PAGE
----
No one had a plan for this really. I have been talking with members of center, right and left-leaning militias over the last week or two. These are folks who were prepared for a disaster, who had been prepping, and are kind of more paranoid. They're all blindsided by this too. I don't think there's a great deal of preparation, but they absolutely will attempt to use it to their advantage. The main thing I am worried about right now is how fascist groups are positioning themselves much closer to the mainstream right wing. They are trying to co-opt the mainstream right. This is a different threat than right-wing extremist groups which are "accelerationists," that want to destroy all of society.

I'm worried more about these right-wing groups that are seeking to mainstream fascism, who are going to see Trump talking about the "Chinese virus" and other racial dog whistles. Those groups are going to double down on pushing a narrative that "China destroyed your life and your economy with this virus." They will also say things such as, "This is why we've been saying all immigration is bad. This is why we've been saying you have to keep nonwhite people out of this country."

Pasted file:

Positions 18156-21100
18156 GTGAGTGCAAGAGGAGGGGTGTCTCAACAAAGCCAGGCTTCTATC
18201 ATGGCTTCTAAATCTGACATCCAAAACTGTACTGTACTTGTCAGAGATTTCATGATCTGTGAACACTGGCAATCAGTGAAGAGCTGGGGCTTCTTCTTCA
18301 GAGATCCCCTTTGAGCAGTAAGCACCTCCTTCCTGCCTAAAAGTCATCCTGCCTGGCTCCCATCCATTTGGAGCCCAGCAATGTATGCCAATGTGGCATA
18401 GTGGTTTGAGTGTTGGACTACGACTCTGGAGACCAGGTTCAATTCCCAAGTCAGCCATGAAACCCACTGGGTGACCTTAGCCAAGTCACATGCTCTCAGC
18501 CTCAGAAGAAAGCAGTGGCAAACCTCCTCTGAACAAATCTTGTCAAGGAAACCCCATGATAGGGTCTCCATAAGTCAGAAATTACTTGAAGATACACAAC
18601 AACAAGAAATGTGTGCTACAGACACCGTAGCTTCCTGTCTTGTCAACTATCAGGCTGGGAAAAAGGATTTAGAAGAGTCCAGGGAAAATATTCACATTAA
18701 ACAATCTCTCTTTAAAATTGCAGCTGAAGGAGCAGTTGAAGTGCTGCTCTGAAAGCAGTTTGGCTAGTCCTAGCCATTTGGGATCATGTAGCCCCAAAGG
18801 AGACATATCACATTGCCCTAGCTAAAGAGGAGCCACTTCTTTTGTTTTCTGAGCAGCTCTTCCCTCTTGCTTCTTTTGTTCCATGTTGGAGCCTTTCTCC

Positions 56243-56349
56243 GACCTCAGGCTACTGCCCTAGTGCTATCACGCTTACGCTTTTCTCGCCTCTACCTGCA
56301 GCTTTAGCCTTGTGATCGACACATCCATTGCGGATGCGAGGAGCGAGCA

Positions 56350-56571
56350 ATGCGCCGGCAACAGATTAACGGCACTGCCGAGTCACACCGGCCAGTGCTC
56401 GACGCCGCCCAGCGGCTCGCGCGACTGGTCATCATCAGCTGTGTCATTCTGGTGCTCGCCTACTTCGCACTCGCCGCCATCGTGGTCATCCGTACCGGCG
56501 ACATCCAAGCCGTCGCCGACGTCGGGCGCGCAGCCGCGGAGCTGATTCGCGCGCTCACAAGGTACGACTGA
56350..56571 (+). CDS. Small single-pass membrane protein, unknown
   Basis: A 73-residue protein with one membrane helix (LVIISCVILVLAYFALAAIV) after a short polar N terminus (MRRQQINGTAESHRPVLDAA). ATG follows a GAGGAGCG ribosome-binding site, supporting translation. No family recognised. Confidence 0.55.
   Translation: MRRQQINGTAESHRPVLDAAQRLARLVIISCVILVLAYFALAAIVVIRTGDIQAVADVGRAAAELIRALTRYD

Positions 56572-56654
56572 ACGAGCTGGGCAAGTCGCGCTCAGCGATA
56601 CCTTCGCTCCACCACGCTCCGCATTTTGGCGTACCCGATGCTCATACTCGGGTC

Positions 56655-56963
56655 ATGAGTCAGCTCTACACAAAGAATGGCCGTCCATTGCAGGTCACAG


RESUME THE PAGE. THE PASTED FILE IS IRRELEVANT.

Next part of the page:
The right-wing fascist groups are also going to be engaging in flyering and stickering campaigns and other types of propaganda to recruit new members. There is a very real possibility that such groups can use the coronavirus crisis to massively expand their membership. Times such as these tend to radicalize people. In total, these extremist right-wing groups will use this as an opportunity to push racial hatred, to get more people involved in these fascist organizations and to participate in fascist political actions.  

These right-wing extremist groups and individuals, and those sympathetic to them, have infiltrated the police, the military, Homeland Security, ICE and other parts of the government, including the highest levels of the Trump administration. What do we know about the nature of the threat they pose to the country right now?

There's a lot of debate as to how coordinated they are. There are a number of very wealthy financiers who have put money into supporting these groups as part of the resurgence of a fascist movement in the United States. Richard Spencer's group is founded by a millionaire for example.

One of the things that makes it so dangerous is that there's no head, there's no center to it. It's just a series of more or less isolated independent groups with some different connections between them carrying out a mix of propaganda and direct-action campaigns.